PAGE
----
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Mercury Rev and the soundtrack to RI:SE

01:00 Fri 03rd May 2002 |

There have been numerous requests�to name the music used to promote the new Channel 4 breakfast show 'RI:SE'.

The song is called Holes and it's the first track from the Mercury Rev CD Deserter's Songs. Very good it is, too.

If I'd wanted your opinion...
Everyone says it's great, so it must be true. When Deserter's Songs came out, Dotmusic called the band 'masters of glorious soundscapes and epic avant-pop'; Q magazine swooned over their 'timeless American influences' and NME pinned their sound down as 'music of shameless grandiosity that plays out personal crises on an enormous scale'. The album was a 'modern classic'. Or in other words, they liked it.

What else have they done
Mercury Rev have had quite a tortured history, and with their early stuff, it really showed. Put it this way, sometimes it sounds like someone is being tortured!

That's not very generous.
It's quite restrained, actually. Pitchfork spoke of their 'sonic kitchen sink aesthetic [and] gratuitous noise splurges'. During the 1993 Lollapalooza Tour, they were so loud the organisers had to switch the electricity off to shut them up. Their first two albums, Yerself Is Steam and Boces, were fine examples of that.

But Holes is so relaxed and quiet. That's why I like it.

Early Mercury Rev was a very different beast from the one that recorded Holes. The initial leader of the band was David Baker, but they parted company in 1994.

Step forward guitarist Jonathan Donahue (ex-Flaming Lips) and a new sound and direction for the group, first with See You On The Other Side (1995) and then Deserter's Songs. Donahue seemed to be thinking about these changes when he wrote Holes:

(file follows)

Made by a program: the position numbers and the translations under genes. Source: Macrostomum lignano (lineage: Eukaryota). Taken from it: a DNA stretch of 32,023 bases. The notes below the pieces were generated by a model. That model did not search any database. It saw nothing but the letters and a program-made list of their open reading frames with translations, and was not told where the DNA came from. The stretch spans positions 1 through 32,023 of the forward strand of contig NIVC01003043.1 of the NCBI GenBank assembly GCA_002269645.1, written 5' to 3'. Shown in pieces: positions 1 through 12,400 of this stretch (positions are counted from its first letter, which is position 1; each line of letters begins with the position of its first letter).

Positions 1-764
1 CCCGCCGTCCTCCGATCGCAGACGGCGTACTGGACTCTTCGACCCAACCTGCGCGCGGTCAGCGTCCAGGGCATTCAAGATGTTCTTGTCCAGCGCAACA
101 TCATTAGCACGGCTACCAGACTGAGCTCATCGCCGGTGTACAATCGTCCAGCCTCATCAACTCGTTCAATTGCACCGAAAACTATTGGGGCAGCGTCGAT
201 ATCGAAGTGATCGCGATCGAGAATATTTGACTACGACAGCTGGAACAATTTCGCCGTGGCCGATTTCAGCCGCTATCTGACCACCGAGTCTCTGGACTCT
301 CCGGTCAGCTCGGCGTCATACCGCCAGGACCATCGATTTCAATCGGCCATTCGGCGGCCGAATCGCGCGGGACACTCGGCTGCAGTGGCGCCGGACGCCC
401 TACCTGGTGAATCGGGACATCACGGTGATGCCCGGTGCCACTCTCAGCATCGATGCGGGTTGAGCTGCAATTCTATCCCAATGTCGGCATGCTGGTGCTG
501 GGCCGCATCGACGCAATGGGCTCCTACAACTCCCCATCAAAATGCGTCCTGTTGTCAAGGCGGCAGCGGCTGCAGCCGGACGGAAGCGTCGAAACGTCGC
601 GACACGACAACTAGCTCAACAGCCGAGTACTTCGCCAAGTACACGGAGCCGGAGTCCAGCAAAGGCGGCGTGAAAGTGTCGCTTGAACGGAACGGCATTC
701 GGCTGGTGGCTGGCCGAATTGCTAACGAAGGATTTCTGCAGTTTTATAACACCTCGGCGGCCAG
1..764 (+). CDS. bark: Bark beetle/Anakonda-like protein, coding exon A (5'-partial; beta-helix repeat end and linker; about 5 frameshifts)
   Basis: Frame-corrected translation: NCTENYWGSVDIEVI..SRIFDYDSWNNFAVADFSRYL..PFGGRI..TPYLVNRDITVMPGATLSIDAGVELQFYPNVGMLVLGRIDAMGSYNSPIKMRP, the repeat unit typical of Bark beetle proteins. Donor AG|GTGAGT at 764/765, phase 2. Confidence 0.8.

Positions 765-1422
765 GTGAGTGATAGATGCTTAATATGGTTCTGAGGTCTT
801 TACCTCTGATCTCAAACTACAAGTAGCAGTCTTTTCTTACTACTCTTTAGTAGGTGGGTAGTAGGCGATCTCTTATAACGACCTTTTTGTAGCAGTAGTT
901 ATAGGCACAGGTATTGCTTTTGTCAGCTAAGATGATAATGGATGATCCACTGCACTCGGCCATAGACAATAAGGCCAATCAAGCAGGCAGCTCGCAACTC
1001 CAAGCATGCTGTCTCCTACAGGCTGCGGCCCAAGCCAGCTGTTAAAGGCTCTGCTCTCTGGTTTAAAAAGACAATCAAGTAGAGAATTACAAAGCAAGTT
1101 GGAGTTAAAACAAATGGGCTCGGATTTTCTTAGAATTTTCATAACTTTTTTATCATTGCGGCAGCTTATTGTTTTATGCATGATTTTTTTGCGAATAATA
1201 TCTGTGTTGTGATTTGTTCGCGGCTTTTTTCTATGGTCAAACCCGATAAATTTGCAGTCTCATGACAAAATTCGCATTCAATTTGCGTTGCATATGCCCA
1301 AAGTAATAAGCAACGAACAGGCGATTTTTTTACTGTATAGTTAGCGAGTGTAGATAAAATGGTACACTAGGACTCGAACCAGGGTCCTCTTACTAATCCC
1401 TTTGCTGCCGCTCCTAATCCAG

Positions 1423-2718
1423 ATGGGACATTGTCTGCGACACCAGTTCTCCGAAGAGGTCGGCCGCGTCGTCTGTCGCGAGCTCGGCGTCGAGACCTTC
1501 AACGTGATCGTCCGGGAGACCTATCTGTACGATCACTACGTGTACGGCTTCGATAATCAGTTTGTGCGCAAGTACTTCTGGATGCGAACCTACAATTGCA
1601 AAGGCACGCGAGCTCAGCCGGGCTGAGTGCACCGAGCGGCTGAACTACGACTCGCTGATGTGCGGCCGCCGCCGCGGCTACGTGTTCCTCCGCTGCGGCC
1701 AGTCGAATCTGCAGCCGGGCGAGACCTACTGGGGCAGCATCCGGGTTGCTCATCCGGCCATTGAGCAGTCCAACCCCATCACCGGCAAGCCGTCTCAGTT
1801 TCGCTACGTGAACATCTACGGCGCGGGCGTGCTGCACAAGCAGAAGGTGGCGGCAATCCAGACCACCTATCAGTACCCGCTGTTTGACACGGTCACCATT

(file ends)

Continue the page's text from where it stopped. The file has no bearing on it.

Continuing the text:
Those funny little plans
That never work quite right.'

So what changed
Apart from the personnel, the location did. They fled noisy, nasty New York City to the Catskill Mountains in upper New York State. Like many bands before them, they 'got it together in the country'. As you can tell from the music.

Are you suggesting they're hippies
Heaven forfend. But there is a link back to the late 60's. Levon Helm and Garth Hudson from The Band live in the area and both contribute to Deserter's Songs.

Sold. I'll buy it straightaway. And what next
The follow-up and current release is All Is Dream. It has suffered�a bit by comparison, though it kept the punters happy.

Given the fact that Deserter's Songs changed so much about the band, their sound and their fanbase,�they might have been worried about 'difficult second album syndrome', even though it was their fifth release. But it's gone down well.

So Mercury Rev are critically acclaimed. What about 'RI:SE'
The jury's very much still out. Unfortunately, so is the audience.

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